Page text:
The Road Ahead : June July 2008
JUN/JLY 08 13 WITH RACQ EXTERNAL RELATIONS W hile the Federal Government continues to proclaim the “transparency and certainty” its national Fuelwatch program will provide to motorists, the promise of cheaper fuel is no longer part of the of? cial rhetoric. From initial claims of savings of anywhere between two and ? ve cents a litre, the public statements of government ministers and Australian Competition and Consumer Commission (ACCC) representatives are now more cautiously couched in terms of providing information on the “cheapest petrol prices in their area”. But without evidence to the contrary, the RACQ is concerned that price- conscious working families will pay more for their petrol from December under Fuelwatch, which will not only require retailers to publicly notify their pump prices in advance but hold those prices for 24 hours. RACQ’s general manager for external relations, Gary Fites, said the ACCC could not provide the Australian Automobile Association with evidence showing how Western Australia’s Fuelwatch program had lowered prices in the Perth area. “Therefore, we went to independent fuel price monitor FuelTrac and to Informed Sources, which supplies the major oil companies with price data, and both provided similar evidence as to Fuelwatch’s lack of effectiveness in reducing prices,” Mr Fites said. “What was obvious was the two-week price cycle that has developed in Perth under Fuelwatch. “Were a similar pattern to develop in south-east Queensland under a national program, motorists would get an opportunity only once a fortnight to buy at the lowest possible price. “With two-thirds of motorists ? lling up weekly – and a similar proportion of total weekly petrol volumes in Brisbane sold on Monday and ‘cheap Tuesday’ – it’s very clear that price-sensitive fuel buyers would end up paying more rather than less to ? ll their tanks.” Mr Fites said the RACQ strongly supported the provision of more information on petrol, diesel and LPG prices, which would be particularly helpful to motorists in regional Queensland, where lower levels of retail competition meant no price cycle – and hence no opportunity to buy on the cheapest day. “But, on the evidence available, The RACQ has concerns about the bene? ts of a national ‘fuel watch’ scheme. the proposed 24-hour price-holding requirement of Fuelwatch offers no discernible cost bene? t,” he said. “In fact, independent fuel retailers support the view that locking in prices reduces their ? exibility – and viability – in competing against larger chains that can spread the ‘price risk’ over their multiple sites. “RACQ believes motorists would ultimately be better served if the government helped to keep independents as a competitive presence in the retail market by adopting a recommendation from last year’s ACCC petrol price inquiry. This involved breaking the virtual stranglehold the major oil companies have over the wholesaling of fuel. “Interestingly, in that same national inquiry, the ACCC identi? ed a number of negative aspects to WA’s Fuelwatch, including ‘the potential to affect the presence and in? uence of independents and the potential for a reduction in the predictability of price cycles for consumers who have adapted to them’.” A Queensland parliamentary committee chaired by current Treasurer Andrew Fraser reached a similar conclusion in 2006. Pressure on prices $ $ features Photo by K. A . V alerevich, Shutterstock.com .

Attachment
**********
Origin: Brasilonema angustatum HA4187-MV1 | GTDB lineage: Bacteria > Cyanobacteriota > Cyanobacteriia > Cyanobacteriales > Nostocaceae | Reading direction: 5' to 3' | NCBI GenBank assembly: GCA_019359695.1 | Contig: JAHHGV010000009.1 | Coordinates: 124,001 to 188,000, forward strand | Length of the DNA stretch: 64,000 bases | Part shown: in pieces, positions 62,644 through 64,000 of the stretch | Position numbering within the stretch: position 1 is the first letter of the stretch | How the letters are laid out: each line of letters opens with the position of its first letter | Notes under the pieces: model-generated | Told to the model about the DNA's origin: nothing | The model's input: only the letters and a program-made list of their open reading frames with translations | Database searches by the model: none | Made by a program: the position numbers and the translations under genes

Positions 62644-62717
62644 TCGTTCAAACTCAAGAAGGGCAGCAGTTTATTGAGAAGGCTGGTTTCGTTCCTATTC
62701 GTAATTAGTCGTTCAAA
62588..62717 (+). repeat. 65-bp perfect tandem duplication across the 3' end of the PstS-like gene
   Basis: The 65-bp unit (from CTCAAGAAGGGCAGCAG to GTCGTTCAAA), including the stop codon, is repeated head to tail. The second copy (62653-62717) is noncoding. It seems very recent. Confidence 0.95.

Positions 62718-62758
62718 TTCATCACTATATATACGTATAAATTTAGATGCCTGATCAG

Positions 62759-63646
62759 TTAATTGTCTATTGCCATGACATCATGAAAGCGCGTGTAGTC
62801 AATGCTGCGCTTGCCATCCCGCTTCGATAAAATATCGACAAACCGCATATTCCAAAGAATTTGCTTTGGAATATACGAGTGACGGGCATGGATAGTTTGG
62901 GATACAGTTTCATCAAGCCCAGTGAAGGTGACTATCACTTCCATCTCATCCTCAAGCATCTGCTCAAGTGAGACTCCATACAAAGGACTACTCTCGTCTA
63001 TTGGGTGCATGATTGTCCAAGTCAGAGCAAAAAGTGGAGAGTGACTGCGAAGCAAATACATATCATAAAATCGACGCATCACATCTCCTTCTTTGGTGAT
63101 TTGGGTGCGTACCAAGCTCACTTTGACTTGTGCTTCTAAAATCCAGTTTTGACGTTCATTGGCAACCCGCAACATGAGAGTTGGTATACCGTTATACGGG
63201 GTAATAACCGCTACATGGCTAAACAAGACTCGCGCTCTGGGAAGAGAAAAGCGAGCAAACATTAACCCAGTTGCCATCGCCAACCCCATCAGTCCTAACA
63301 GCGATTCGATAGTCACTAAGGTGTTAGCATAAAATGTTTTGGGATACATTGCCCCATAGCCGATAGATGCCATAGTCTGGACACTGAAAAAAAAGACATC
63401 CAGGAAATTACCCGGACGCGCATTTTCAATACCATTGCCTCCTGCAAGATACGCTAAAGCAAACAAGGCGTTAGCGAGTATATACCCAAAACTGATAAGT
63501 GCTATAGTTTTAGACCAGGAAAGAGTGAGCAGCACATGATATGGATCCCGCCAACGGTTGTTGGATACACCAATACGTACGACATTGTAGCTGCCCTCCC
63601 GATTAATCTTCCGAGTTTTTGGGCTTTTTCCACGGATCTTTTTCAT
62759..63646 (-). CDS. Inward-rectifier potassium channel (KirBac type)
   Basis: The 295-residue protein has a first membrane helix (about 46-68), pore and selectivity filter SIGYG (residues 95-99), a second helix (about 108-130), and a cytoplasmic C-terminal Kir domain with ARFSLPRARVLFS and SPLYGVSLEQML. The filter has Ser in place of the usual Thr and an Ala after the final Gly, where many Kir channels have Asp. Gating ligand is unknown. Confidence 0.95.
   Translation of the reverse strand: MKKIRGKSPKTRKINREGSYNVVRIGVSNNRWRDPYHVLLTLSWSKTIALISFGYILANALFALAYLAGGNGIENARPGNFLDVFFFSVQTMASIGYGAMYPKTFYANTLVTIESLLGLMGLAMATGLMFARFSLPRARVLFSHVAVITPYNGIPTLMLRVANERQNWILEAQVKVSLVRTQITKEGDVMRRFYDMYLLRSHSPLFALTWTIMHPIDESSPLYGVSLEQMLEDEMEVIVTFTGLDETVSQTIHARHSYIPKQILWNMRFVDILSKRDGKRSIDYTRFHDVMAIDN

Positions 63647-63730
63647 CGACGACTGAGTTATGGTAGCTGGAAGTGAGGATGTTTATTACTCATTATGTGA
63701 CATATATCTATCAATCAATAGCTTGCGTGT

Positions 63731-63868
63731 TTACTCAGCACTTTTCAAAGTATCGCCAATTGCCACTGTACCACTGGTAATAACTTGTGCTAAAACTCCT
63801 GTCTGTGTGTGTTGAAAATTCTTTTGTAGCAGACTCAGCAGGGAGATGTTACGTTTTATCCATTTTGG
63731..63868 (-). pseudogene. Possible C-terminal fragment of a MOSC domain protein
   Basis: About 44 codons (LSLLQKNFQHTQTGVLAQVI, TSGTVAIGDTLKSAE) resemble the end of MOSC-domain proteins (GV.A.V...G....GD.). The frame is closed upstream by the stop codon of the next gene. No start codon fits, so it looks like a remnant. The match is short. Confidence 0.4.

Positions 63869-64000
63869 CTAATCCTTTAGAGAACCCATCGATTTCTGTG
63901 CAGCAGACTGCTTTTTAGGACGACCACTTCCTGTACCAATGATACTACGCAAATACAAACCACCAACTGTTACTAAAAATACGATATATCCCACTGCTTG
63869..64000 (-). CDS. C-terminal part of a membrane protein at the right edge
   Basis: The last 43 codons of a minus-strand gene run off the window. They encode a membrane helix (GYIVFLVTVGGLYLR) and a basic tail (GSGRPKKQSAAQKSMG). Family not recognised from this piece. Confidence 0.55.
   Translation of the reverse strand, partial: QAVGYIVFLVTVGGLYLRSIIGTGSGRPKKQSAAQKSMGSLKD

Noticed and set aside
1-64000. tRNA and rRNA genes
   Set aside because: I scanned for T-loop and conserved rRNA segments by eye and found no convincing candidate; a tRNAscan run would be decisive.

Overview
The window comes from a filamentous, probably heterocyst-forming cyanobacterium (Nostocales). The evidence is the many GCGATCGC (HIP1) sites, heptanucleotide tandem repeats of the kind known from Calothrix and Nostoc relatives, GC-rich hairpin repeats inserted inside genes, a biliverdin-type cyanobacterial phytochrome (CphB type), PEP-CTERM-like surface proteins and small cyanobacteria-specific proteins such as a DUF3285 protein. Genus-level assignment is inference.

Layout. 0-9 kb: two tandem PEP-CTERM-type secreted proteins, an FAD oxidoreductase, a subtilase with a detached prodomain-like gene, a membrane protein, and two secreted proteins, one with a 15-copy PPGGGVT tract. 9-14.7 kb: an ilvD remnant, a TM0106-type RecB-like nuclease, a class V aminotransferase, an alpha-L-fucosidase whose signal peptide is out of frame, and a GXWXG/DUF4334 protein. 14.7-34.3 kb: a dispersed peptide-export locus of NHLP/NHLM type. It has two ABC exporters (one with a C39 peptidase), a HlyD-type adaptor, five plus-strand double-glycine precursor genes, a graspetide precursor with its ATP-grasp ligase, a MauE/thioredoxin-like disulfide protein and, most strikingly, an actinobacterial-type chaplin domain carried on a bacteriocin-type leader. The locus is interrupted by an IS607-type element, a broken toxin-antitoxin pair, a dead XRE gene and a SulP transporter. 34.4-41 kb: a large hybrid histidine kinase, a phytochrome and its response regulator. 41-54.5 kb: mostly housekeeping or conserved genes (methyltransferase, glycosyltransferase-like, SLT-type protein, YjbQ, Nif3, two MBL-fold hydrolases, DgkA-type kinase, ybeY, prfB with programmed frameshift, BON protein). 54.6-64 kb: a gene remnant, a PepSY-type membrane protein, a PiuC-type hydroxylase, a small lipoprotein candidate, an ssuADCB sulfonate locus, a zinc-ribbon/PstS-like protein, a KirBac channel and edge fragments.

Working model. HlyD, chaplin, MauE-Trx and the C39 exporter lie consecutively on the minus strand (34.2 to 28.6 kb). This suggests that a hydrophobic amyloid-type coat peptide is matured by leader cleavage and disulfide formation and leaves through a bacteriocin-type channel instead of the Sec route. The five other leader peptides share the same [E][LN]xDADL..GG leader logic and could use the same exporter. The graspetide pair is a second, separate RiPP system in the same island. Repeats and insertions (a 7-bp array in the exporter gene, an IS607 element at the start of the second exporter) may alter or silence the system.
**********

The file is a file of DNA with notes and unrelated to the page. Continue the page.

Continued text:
April May 2008
August September 2008